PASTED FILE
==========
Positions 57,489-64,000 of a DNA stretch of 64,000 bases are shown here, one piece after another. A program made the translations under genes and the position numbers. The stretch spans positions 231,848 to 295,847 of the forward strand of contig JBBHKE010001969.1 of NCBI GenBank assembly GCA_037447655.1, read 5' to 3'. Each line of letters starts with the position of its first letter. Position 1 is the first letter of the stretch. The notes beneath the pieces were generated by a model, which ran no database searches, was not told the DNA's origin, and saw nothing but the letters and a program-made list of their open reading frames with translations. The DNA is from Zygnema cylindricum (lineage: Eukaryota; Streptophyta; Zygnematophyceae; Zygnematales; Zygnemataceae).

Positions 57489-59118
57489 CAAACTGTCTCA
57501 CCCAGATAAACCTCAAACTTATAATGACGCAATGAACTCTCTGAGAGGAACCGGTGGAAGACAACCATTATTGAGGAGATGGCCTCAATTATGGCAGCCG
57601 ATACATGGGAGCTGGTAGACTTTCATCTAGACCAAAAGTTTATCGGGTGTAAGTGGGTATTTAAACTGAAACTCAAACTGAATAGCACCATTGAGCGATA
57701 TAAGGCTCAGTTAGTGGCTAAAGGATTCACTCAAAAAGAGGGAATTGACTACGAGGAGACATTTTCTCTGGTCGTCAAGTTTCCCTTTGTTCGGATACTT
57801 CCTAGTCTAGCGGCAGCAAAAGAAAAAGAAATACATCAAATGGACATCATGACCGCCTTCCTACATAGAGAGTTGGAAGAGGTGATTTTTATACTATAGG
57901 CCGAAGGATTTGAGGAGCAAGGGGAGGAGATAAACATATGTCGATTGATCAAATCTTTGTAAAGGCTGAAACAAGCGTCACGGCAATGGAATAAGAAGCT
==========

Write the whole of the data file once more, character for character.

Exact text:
Positions 57,489-64,000 of a DNA stretch of 64,000 bases are shown here, one piece after another. A program made the translations under genes and the position numbers. The stretch spans positions 231,848 to 295,847 of the forward strand of contig JBBHKE010001969.1 of NCBI GenBank assembly GCA_037447655.1, read 5' to 3'. Each line of letters starts with the position of its first letter. Position 1 is the first letter of the stretch. The notes beneath the pieces were generated by a model, which ran no database searches, was not told the DNA's origin, and saw nothing but the letters and a program-made list of their open reading frames with translations. The DNA is from Zygnema cylindricum (lineage: Eukaryota; Streptophyta; Zygnematophyceae; Zygnematales; Zygnemataceae).

Positions 57489-59118
57489 CAAACTGTCTCA
57501 CCCAGATAAACCTCAAACTTATAATGACGCAATGAACTCTCTGAGAGGAACCGGTGGAAGACAACCATTATTGAGGAGATGGCCTCAATTATGGCAGCCG
57601 ATACATGGGAGCTGGTAGACTTTCATCTAGACCAAAAGTTTATCGGGTGTAAGTGGGTATTTAAACTGAAACTCAAACTGAATAGCACCATTGAGCGATA
57701 TAAGGCTCAGTTAGTGGCTAAAGGATTCACTCAAAAAGAGGGAATTGACTACGAGGAGACATTTTCTCTGGTCGTCAAGTTTCCCTTTGTTCGGATACTT
57801 CCTAGTCTAGCGGCAGCAAAAGAAAAAGAAATACATCAAATGGACATCATGACCGCCTTCCTACATAGAGAGTTGGAAGAGGTGATTTTTATACTATAGG
57901 CCGAAGGATTTGAGGAGCAAGGGGAGGAGATAAACATATGTCGATTGATCAAATCTTTGTAAAGGCTGAAACAAGCGTCACGGCAATGGAATAAGAAGCT